In 1215, garrisoned by rebel barons, the castle endured an epic siege by King John. Having first undermined the outer wall, King John used the fat of 40 pigs to fire a mine under the keep, bringing its southern corner crashing down. Even then the defenders held on, until they were eventually starved out after resisting for two months.

Rochester Castle played no role in the Civil Wars and so it was never slighted. It appears, however, that a violent fire took place in the keep before the 1660s, which reduced the building to ruin.

Artists and writers, including Samuel Pepys in the 17th century and Charles Dickens in the 19th, recorded their impressions of the vast interior and the impressive views from the top of the keep.

In 1870 Rochester Corporation leased (and later bought) the castle and opened the grounds, on the site of the bailey, to the public as gardens. Repairs were carried out in the early 20th century. The Ministry of Works assumed control of the keep in 1965, and responsibility passed to English Heritage in 1984. Since 1995 the City of Rochester, now Medway Council, has managed both the keep and the Castle Gardens.

The Defensive Features of Rochester Castle in 1215

The Defensive Features of Rochester Castle in 1215 Castles were built all over Britain in the 11th Century onwards and they were built to show the Lords sense of power and position. When they were built, the main aspects in mind were to make it as strong as possible and as hard to attack as possible. This was done through natural defences like the river and that it was on a hill. They also used man made defences like ditches, curtain walls and the batter. Another aspect was the keep defences like the stairs which had a right angle in them, bracing of the doors and arrow slits. Firstly, when the attackers decided to attack Rochester Castle, the first obstacle that they would have to overcome was the river. It would slow them down having to get all the heavy siege weapons across. On the other hand, it would give the defenders time to prepare for a siege and to get in any required food. . read more.

of the castle castle. These walls are often connected by a series of towers or mural towers to add strength and provide for better defense of the ground outside the castle, and were connected like a curtain draped between these posts. They were designed to enclose the keep itself and to help a garrison last longer during a siege. The keep walls would be next. They were the thick stone walls of the keep which protected the people who were in the keep, but the attackers would find it very difficult to break down. As breaking down the keep wall was almost impossible, the attackers would use their common sense and break down the door to the fore-building, but would then find it hard to break down the door to the keep as there would also be a portcullis making it a lot stronger and harder to break down. The keep walls would also slope outwards at the bottom which was called a batter. . read more.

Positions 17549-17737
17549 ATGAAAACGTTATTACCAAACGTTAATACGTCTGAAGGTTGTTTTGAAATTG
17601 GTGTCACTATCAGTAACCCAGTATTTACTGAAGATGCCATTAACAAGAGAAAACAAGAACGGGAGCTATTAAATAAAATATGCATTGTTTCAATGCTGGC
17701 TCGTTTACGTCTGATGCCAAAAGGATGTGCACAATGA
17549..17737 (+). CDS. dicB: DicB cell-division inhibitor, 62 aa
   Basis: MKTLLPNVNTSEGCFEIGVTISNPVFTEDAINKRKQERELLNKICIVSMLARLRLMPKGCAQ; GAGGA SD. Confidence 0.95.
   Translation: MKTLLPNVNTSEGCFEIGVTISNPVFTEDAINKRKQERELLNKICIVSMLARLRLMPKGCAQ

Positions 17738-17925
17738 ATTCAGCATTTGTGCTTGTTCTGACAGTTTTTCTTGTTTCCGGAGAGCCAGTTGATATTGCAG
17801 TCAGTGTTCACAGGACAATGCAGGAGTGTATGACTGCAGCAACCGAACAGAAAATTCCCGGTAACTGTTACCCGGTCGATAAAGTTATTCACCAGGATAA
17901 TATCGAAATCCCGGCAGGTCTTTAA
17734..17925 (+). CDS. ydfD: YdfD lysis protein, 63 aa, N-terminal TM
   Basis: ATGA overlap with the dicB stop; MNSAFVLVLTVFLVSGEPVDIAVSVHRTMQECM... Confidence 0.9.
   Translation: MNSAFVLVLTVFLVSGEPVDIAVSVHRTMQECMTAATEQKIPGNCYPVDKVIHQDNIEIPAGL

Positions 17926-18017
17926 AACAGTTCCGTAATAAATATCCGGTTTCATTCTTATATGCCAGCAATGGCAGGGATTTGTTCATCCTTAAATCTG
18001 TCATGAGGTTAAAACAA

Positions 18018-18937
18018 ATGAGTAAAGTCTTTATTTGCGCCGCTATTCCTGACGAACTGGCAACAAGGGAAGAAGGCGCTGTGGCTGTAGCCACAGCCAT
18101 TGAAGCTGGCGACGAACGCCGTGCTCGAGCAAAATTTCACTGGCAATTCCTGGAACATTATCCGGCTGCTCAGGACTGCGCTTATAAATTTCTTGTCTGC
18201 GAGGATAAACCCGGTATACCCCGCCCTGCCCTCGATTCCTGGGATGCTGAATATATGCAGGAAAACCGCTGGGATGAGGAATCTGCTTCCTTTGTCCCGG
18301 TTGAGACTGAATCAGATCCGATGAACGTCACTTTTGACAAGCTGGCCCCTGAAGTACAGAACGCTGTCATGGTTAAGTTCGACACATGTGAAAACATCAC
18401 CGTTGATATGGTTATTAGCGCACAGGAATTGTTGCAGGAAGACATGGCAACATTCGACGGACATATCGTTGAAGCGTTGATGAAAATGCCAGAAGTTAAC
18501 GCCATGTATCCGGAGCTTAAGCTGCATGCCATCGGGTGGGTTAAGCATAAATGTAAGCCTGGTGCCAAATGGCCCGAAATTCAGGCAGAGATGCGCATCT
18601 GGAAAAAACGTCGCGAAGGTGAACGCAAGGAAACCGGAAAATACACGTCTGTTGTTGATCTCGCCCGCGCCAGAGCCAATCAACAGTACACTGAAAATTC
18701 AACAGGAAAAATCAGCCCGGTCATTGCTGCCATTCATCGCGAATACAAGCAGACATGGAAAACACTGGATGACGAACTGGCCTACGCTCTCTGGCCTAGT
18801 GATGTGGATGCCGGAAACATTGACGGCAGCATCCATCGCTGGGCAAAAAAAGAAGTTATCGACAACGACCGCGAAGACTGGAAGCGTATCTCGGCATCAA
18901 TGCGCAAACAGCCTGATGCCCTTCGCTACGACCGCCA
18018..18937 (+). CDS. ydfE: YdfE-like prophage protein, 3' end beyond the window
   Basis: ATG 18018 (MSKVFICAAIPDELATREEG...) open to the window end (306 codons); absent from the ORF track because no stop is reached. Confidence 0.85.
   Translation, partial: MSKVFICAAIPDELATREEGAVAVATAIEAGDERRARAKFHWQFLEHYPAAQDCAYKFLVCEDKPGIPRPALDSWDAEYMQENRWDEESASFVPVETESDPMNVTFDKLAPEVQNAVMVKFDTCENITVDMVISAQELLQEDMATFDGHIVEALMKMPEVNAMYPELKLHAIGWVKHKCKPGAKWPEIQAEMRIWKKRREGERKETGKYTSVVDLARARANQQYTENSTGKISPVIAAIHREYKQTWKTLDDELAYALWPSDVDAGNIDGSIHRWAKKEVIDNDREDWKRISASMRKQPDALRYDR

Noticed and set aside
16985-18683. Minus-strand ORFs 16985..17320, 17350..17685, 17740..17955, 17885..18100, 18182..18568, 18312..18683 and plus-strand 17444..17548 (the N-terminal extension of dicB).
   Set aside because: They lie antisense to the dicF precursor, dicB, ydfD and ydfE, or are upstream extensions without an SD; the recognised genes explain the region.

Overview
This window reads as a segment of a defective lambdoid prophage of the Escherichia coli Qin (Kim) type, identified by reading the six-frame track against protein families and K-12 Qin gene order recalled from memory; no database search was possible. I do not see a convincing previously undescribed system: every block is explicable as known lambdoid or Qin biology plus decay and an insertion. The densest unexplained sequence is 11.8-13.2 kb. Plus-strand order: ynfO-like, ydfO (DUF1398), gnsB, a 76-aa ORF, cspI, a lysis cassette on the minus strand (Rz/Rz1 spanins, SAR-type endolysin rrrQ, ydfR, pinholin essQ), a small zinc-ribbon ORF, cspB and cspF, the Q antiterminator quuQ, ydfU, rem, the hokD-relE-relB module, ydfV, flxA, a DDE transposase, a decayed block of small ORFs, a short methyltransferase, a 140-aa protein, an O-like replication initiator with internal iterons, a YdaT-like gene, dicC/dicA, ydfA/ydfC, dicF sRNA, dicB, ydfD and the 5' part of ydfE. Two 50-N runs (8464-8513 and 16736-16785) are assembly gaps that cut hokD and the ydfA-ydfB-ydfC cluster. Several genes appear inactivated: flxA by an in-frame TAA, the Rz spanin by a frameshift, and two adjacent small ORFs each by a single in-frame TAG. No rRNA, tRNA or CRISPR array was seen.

Inside the keep, there was one main stairs which turned anti-clockwise and this would give an advantage to people who were coming down the stair (defenders) who were right-handed and make it more challenging for people coming up the stairs (attackers) who were right-handed. They would only take in mind right-handed people as left-handed people in medieval times were thought to be witches and warlocks. A lot higher in the castle, there were hourdes which were covered platforms with holes in the floor for dropping missiles at the enemy at the base of the wall. The cover to the platform would protect the defender making them almost impossible to reach due to very small holes in the bottom being the only way of attack. Even though Rochester Castle had many defensive features, it also had weaknesses, for example, it did not have its own unlimited supply although there was a well in the basement, but this didn't stop it having all it's features. It would have been very difficult to attack, but even more difficult to defend and build. . read more.

This student written piece of work is one of many that can be found in our GCSE Britain 1905-1951 section.

Siege of Rochester Castle I

On 11 October 1215, a crack troop of a hundred knights arrived at the gates of Rochester Castle and demanded to be admitted. The constable of the castle, Sir Reginald de Cornhill, did not hesitate, for he had been expecting them. The drawbridge was lowered, the doors swung open, and the horsemen swept inside.

These men were rebels, come into Kent on a highly dangerous mission. Earlier in the year, along with scores of other noblemen, they had seized control of London in defiance of their king. In recent days, however, they had started to sense that the tide was turning against them, and had therefore decided to take action. Selected by their fellows as the bravest and most skilled in arms, they had ridden south-east to open up a second front. If London was to hold out, they knew they had to distract the king, and draw his fire away from the capital.